|Topic Review (Newest First)|
|05-09-2007 07:31 PM|
You might be able to cut the nut off with a mini grinder or a dremel. Alternately if you are carful you could likely drill the head off the bolt so that it would fall through.
If you do cut the bulkhead be sure to reseal the edge with epoxy, I had to replace a bulkhead due to water running into the top edge.
|05-09-2007 06:48 PM|
I attempted to remove the lead tracks this weekend and found that when they were installed the factory cut the bolts about half way through and then snaped them off... a real pain in the hand ( the screw driver kept slipping) The one screw that is giving me trouble is the one above the bulkhead just forward of the nav station, i cant get a socket or box wrench on it. I hate to have to cut the bulkhead to get to it but I need to re seat the track
|04-19-2007 12:35 PM|
I have been rebedding the deck hardware on Shanti, my 1977 O'Day 27 as part of a major overhaul. Sounds like you are on the right path – over size holes, epoxy, rebore... I would add the following; when possible countersink - just slightly - the underside of the hardware even metal fittings can be countersunk. Teak or other wood fittings are easy of course. I also countersink the top of the deck just slightly into the fiberglass. This creates a small reservoir for the bedding material to sit in. It prevents total squeeze out and provides a thicker gasket right where you want it. I have been using Boat life caulk with success. Pay attention to the materials you are bonding not everything is compatible. Also remember you do not want to compromise the structural integrity of the deck or fittings.
I find child labor often to be very helpful …even when it is involuntary...
|04-14-2007 09:00 PM|
|sailingcal21||That's kinda what I was thinking also, soon as I get her back into the water and checked out for the season, I'll investigate further and post an update.|
|04-13-2007 04:10 PM|
|camaraderie||Scott...with the mention of "brown stuff" I am now concerned that you have a plywood/balsa deck core water intrusion situation. I would absolutely encourage you to cut through the liner and get at the underside of that deck so you can remove the track and make sure you don't have any deck integrity issues. You can always put a teak wood trim "patch" on the inside liner to make things look good again and give you easy and permanent access to the track. If you do have some water incursion tht is LIMITED in size...small holes can be drilled in the deck and epoxy injected to stabilize the situation.|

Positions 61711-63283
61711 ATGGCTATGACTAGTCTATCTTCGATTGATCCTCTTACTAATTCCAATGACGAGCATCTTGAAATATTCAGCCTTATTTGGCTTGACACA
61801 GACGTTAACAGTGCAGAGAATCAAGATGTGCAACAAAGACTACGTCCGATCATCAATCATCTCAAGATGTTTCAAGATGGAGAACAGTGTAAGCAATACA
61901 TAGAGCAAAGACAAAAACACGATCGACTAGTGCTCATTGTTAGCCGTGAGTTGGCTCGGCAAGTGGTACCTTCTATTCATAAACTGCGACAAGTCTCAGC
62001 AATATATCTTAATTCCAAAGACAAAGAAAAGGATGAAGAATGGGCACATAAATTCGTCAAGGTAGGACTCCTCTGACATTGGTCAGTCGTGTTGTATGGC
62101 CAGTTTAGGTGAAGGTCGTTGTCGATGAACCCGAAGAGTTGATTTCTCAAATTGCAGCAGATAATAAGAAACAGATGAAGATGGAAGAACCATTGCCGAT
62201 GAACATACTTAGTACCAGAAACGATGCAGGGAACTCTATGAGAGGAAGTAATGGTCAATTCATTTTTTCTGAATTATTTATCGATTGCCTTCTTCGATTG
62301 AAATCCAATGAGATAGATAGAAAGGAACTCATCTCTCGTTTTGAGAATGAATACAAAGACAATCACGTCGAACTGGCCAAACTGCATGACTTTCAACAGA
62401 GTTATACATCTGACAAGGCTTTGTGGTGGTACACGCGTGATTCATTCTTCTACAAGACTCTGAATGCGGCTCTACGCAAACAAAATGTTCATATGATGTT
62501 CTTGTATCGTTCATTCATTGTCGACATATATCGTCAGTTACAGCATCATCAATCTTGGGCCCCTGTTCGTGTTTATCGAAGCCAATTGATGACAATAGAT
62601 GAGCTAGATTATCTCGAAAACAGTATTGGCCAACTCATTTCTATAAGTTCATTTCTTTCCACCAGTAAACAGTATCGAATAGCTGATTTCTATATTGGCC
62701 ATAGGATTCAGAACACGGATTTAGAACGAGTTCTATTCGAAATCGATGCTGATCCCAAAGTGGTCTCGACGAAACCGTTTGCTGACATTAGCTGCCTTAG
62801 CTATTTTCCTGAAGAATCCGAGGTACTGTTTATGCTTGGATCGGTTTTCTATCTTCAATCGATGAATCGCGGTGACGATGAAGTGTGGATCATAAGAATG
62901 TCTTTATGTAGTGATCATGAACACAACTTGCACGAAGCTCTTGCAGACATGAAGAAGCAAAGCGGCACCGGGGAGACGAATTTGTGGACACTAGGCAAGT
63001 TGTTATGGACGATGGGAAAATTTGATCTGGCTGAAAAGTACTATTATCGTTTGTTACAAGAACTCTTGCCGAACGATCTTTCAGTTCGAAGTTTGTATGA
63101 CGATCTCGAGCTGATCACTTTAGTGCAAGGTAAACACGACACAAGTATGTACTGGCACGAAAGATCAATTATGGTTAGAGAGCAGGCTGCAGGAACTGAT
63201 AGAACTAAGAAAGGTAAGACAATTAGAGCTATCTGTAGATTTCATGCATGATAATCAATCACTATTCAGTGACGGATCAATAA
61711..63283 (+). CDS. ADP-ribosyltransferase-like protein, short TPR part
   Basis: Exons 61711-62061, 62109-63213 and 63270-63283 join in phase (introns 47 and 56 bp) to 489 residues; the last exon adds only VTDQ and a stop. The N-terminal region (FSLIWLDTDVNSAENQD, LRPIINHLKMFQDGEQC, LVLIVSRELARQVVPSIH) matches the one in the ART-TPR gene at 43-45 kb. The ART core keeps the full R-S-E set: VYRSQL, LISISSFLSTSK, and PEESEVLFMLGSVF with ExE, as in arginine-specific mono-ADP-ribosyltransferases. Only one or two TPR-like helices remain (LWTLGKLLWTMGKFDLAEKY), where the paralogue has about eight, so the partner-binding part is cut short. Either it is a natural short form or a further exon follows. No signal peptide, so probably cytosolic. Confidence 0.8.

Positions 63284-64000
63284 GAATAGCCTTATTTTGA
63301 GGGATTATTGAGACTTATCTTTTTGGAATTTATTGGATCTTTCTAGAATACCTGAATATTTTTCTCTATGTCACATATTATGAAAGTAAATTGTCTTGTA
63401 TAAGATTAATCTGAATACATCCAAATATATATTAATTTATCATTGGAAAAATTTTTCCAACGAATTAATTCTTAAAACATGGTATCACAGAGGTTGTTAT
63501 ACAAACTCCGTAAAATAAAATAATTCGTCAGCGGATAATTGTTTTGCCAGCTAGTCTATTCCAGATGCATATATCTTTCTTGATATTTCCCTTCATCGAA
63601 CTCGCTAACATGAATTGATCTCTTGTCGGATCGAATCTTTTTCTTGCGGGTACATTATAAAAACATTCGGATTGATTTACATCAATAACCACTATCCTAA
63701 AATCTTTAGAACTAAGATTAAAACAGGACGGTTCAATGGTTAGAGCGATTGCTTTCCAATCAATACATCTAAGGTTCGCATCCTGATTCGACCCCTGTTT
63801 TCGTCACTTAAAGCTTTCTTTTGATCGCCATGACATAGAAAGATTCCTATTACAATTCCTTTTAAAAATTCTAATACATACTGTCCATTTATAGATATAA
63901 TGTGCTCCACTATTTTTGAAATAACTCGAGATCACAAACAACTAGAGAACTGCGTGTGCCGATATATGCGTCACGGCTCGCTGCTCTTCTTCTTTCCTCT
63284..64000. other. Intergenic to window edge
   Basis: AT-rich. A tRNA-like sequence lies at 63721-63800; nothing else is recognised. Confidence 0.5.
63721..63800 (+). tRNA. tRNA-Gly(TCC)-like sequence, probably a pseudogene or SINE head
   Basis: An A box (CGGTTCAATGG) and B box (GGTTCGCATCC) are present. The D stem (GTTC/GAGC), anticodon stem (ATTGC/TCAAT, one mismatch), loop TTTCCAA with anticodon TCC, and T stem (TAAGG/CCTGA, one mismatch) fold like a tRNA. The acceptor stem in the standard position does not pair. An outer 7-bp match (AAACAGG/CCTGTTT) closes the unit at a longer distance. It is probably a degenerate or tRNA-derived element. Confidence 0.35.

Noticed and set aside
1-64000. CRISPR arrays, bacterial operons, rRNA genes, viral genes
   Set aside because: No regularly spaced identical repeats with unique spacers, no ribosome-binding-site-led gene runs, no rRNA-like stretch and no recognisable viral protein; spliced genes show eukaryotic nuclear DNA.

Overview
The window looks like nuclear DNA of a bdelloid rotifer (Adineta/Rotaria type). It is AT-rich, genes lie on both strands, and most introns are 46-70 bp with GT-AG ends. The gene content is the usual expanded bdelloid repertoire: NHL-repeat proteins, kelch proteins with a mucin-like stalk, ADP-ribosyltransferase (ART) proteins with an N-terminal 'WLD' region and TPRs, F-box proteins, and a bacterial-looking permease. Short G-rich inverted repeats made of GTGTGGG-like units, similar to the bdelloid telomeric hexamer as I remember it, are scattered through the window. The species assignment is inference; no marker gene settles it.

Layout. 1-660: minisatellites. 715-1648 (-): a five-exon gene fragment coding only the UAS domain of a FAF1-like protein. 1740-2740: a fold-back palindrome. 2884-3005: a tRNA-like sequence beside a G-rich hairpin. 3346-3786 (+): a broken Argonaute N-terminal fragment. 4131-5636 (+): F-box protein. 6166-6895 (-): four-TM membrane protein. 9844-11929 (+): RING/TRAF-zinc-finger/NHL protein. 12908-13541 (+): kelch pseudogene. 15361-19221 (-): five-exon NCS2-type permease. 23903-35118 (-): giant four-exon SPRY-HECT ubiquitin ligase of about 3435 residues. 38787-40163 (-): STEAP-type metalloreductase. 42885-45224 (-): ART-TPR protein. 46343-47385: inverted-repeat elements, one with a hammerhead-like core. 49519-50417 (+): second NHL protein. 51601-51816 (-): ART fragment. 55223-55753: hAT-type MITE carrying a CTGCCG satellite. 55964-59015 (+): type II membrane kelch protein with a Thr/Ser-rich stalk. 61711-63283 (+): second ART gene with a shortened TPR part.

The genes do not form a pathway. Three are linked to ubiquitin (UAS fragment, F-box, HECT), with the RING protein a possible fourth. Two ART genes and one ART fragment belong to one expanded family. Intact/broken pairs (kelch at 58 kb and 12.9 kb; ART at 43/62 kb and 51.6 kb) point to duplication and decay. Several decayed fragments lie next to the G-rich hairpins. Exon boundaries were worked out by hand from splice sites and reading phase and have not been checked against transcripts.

|04-13-2007 10:43 AM|
|sailingcal21||Yes, I'm afraid that's what the situation is on Karma. The screws penetrate through the cabin liner with plastic end caps on the inside. The nuts and washers are not on the outside of the cabin liner but are counter sunk so that they are secured to something between the cabin liner and the deck. When there is a leak it is coming from the under the screw and the leaking fluid contains something brown. Almost like a varnish when dried and stains the cabin liner.|
|04-13-2007 10:19 AM|
Rebedding sail tracks
I ended up doing this on my O28 several years ago and found that for a portion of the track, the screws penetrated the deck AND the cabin liner, and for the rest of the track, there was no cabin liner, so it was just the deck. In any case, on my boat, which was a 1979, the deck was/is cored, and a significant part of the stbd section had to be peeled, the balsa removed, a synthetic core material installed, and the deck replaced. Rebedding is a whole lot easier with two people, one on deck with the screw driver and the other in the salon holding the wrench to the nuts. FWIW,
Bill Coxe, O40 Kukulcán, New London, CT
|04-08-2007 10:16 AM|
|camaraderie||I would re-bed the whole thing as you'll just end up repeating the process...but as temporary solution, just doing the leaking fasteners till you have time to do the whole thing is fine.|
|04-08-2007 09:08 AM|
|sailingcal21||Thanks, I've only got leaks at 2 fasteners on either side but am planning on pulling up both tracks and rebedding them. I'm wondering if I can get away with only siliconing the leakers?... Probably not, huh?|
|04-07-2007 04:52 PM|
|camaraderie||Scott...I've done it several time but claim no particular expertise. Any leaks will come at the fasteners so it is important to bed them well and not tighten fully until the compound has fully set up or else you just squeeze it out of where it belongs. I used silicone on my fasteners and after loading up the holes and making sure the uppr threads of the bolts are well coated...I tighten down on the nuts just past finger tight...then wait for 24 hours to tighten fully so I have a nice rubber gasket under pressure for sealing. Hope that helps and no one tells me I've done it completely wrong. Worked for me!|
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